Test Cricket is like 'An Ode to Joy'...you have go through the whole thing to appreciate it...

Never mind the Dominica test and the ‘no-show’ result. Never mind the dreary stodginess of Chanderpaul’s piece de resistance. And never mind the weather. For the 2000th time, Test cricket is simply The Format of the game. Defending Test Cricket has become like defending the classics – too many people are going on the lines of ‘hey Beethoven is the best because Beethoven is Beethoven, you know – classic and timeless’. That’s not quite the right line of reasoning, I am afraid. If you have to make people believe that the value of something being classic stems from the fact that it is considered, well, classic you’ve got yourself running around in circles more confusing than Google +’s.

Gideon Haigh, a writer I tremendously admire, wrote an excellent piece in Cricinfo [You can read it here] where he said ‘Cricket owes the Test match everything’ because it remains the last bastion of excellence. Peter Roebuck, another writer who’s an absolute pleasure to read also wrote on Cricinfo about how Test Cricket is the ‘Primal Contest’ between bat and ball. ‘Cricket is a contest between bat and ball, a struggle that reaches its highest form in the Test arena’ goes his opening line echoing the ‘excellence’ argument of Haigh’s. [You can read Roebuck’s piece here]

Both the views highlight how a test can have so much wrapped in itself that unravels as a treasure of trove of understanding human and sporting behaviour, learning your own little life lessons and of course enjoying the craft of cricket, with all its nuances and nips and tucks. I reluctantly learnt to love the format because my formative years were mostly comprised of The 1987 World Cup and those endless tournaments in Sharjah punctuated by an incredibly boring India v Pakistan series that was a 0-0 draw. But when I saw a few Tests Down Under and then some dramatically swinging ones in England, my understanding of the game and its nature was thoroughly reformed. Test matches’ rigor and cannot be navigated by cricketers who learn by rote, it needs scholars of the game who unfurl in front of us their deep and layered understanding of the game – an apex of their experiences that has (and will have) no parallel.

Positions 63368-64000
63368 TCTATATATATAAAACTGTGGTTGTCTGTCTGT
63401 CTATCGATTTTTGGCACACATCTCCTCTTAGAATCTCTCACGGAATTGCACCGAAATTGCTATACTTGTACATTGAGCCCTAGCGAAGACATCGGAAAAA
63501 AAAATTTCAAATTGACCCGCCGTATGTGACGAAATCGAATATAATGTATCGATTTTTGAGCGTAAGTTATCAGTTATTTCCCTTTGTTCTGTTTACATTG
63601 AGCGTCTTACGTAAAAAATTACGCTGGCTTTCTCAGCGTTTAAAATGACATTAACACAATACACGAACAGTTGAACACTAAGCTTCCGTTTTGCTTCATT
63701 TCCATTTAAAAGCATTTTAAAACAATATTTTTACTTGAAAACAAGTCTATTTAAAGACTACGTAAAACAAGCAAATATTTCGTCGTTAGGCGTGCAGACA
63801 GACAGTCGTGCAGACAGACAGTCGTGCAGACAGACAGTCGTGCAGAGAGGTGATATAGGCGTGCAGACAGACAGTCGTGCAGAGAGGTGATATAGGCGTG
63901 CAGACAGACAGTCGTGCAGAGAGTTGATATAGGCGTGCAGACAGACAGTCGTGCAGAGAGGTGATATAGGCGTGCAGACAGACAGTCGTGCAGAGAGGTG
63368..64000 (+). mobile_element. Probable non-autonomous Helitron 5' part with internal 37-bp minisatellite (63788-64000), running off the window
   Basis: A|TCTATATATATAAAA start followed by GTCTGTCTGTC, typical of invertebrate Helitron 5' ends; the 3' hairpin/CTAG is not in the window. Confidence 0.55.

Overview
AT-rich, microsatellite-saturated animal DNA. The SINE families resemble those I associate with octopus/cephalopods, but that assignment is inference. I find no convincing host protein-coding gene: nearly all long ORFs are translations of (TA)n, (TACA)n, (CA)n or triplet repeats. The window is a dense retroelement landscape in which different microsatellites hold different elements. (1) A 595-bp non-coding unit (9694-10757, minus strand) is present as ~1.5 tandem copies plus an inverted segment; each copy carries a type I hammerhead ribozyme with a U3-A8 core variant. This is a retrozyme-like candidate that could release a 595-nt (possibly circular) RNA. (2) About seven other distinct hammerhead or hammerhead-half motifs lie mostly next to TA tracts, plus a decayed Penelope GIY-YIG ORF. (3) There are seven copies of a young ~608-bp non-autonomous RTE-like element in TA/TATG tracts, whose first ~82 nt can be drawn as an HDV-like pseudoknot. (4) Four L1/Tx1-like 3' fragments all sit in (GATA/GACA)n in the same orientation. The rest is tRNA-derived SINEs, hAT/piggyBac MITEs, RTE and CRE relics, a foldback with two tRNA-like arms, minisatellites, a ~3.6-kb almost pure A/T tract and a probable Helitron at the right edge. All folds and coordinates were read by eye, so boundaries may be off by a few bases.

Boring contests, the ones that critics use to discredit Test cricket are a result of the absence of good conditions (one sided pitches – whether favouring bat or ball are plain bad) and motivation (matches need good context and well rested and hungry players). Me and my friends got so influenced by Tests that we started playing Test matches only in our backyards! We would love the fact that a narrative would unfurl over the week not knowing which of our teams will emerge winners (or maybe even a draw) at the end of the week. Every night we’d quietly think of what will happen tomorrow and consider all possibilities.

It’s such a shame that Dhoni and his team had to chicken out of a possible run chase that could have injected so much of life in a test series that already had seen a Test Series. But as India and England square off in Test match no. 2000 I sincerely hope they give us a clash for the ages that makes you believe in the romance of test cricket again. Even the gods seem to agree – they have provided a setting that couldn’t have been scripted if someone wanted to; two top and evenly matched teams, the game’s most storied venue and a master on the brink of a fantastical milestone. What else do you want in terms of context and background? Eat your heart out, Hollywood sports movie script writers. Test cricket is great because your appreciation of the game is elevated to a different level by it. Much like Beethoven is great because you understand so much more about music when to listen to one of his symphonies.

The orchestra is ready. The symphony awaits to be composed. Come ye, to Lord’s on 21st July 2011 and let the magic roll…


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